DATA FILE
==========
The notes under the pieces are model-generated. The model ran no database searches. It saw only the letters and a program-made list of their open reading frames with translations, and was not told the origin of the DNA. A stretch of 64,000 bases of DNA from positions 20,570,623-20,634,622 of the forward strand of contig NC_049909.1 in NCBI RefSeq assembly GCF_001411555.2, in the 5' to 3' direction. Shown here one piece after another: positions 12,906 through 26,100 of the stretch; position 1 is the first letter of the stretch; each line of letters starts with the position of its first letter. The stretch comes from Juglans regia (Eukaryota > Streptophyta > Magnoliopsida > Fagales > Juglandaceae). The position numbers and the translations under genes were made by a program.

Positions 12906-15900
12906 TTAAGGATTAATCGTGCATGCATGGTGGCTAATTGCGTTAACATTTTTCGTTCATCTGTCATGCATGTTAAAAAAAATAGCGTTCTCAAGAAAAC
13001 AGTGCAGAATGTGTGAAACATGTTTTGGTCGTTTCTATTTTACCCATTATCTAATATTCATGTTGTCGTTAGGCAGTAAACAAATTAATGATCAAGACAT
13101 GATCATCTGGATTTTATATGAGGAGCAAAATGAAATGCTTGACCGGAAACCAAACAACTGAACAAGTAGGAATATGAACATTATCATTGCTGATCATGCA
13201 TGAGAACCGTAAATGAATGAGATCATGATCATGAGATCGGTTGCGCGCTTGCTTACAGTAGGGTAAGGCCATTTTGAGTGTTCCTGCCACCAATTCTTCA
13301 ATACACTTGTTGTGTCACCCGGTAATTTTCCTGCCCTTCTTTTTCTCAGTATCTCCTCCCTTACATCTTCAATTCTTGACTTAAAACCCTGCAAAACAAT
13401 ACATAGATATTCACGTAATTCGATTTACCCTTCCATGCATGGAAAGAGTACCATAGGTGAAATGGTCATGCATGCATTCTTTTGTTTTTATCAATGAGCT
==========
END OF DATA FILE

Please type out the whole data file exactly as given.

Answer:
The notes under the pieces are model-generated. The model ran no database searches. It saw only the letters and a program-made list of their open reading frames with translations, and was not told the origin of the DNA. A stretch of 64,000 bases of DNA from positions 20,570,623-20,634,622 of the forward strand of contig NC_049909.1 in NCBI RefSeq assembly GCF_001411555.2, in the 5' to 3' direction. Shown here one piece after another: positions 12,906 through 26,100 of the stretch; position 1 is the first letter of the stretch; each line of letters starts with the position of its first letter. The stretch comes from Juglans regia (Eukaryota > Streptophyta > Magnoliopsida > Fagales > Juglandaceae). The position numbers and the translations under genes were made by a program.

Positions 12906-15900
12906 TTAAGGATTAATCGTGCATGCATGGTGGCTAATTGCGTTAACATTTTTCGTTCATCTGTCATGCATGTTAAAAAAAATAGCGTTCTCAAGAAAAC
13001 AGTGCAGAATGTGTGAAACATGTTTTGGTCGTTTCTATTTTACCCATTATCTAATATTCATGTTGTCGTTAGGCAGTAAACAAATTAATGATCAAGACAT
13101 GATCATCTGGATTTTATATGAGGAGCAAAATGAAATGCTTGACCGGAAACCAAACAACTGAACAAGTAGGAATATGAACATTATCATTGCTGATCATGCA
13201 TGAGAACCGTAAATGAATGAGATCATGATCATGAGATCGGTTGCGCGCTTGCTTACAGTAGGGTAAGGCCATTTTGAGTGTTCCTGCCACCAATTCTTCA
13301 ATACACTTGTTGTGTCACCCGGTAATTTTCCTGCCCTTCTTTTTCTCAGTATCTCCTCCCTTACATCTTCAATTCTTGACTTAAAACCCTGCAAAACAAT
13401 ACATAGATATTCACGTAATTCGATTTACCCTTCCATGCATGGAAAGAGTACCATAGGTGAAATGGTCATGCATGCATTCTTTTGTTTTTATCAATGAGCT